Here most observers perceive an annulus undergoing fast rotations, alternatively clockwise and counterclockwise, but now seemingly without any preceding motion. The image actually rotates by 1° (alternating between clockwise and counter-clockwise, and lasting about 17 ms), immediately followed by a transient, consisting of two replacements of the random texture by new, independent random textures (duration 33 ms). Since these textures are uncorrelated, there is no coherent motion signal in the transient. Nevertheless, most observers perceive jumps of 20° to 50°, in alternating directions. Although the actual steps are themselves invisible—masked by the transient—they are amplified into the huge jumps that faithfully preserve the small steps' directions.
You can see a slowed-down version by clicking on the "Go to slow motion" button. You can also see a version without the transient by clicking on the "Remove transient" button. Note how small the actual motion seed looks compared to the perceived jumps with the transient.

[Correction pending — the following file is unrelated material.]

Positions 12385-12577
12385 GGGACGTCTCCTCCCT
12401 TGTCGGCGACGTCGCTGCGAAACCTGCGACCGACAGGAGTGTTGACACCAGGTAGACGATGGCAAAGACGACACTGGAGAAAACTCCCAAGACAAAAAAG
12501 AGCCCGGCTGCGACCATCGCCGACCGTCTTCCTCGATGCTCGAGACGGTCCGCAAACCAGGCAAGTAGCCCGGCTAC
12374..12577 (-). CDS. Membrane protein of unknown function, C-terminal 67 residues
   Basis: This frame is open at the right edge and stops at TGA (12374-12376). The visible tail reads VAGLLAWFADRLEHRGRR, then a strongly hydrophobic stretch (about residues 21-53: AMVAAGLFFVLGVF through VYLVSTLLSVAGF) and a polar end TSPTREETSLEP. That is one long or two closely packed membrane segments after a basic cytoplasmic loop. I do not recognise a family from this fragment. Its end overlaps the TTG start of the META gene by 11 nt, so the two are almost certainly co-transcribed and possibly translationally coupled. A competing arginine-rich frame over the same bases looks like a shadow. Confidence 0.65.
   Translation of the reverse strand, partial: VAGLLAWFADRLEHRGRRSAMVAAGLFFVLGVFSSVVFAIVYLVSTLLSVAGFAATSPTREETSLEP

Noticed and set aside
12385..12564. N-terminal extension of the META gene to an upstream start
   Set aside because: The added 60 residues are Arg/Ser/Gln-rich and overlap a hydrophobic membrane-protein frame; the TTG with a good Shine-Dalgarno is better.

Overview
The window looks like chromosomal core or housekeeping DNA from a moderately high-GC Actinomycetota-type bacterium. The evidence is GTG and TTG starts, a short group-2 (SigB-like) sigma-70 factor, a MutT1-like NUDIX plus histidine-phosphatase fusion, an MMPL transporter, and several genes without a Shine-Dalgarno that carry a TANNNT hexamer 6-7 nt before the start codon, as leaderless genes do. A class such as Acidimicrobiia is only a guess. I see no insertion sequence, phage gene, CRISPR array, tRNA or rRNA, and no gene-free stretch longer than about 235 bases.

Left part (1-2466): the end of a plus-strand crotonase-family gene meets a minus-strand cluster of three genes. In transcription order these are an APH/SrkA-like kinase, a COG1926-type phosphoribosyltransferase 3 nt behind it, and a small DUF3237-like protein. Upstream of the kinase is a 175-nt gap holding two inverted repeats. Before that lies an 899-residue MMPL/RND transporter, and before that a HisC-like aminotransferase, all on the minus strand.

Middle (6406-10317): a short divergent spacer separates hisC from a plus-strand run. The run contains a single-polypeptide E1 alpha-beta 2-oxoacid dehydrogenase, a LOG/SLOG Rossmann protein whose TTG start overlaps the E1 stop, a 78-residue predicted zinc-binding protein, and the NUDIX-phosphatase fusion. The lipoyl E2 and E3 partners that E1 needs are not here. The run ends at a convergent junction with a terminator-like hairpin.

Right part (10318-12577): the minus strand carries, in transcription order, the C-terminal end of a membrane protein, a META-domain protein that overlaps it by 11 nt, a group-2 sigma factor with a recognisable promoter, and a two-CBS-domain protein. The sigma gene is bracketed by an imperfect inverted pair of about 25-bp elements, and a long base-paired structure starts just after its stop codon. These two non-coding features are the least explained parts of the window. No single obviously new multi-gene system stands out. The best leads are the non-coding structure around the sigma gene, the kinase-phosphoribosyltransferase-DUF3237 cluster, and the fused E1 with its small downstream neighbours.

We have found that for most observers, if the preceding motion lasts less than about 100 ms, the jump is seen in the same direction as the motion, as in this demonstration. For longer durations of preceding motion, jumps are usually seen in the opposite direction, as in Demonstration 1. Brief and long preceding motions—leading to forward and backward jumps, respectively—can be directly compared in this demonstration.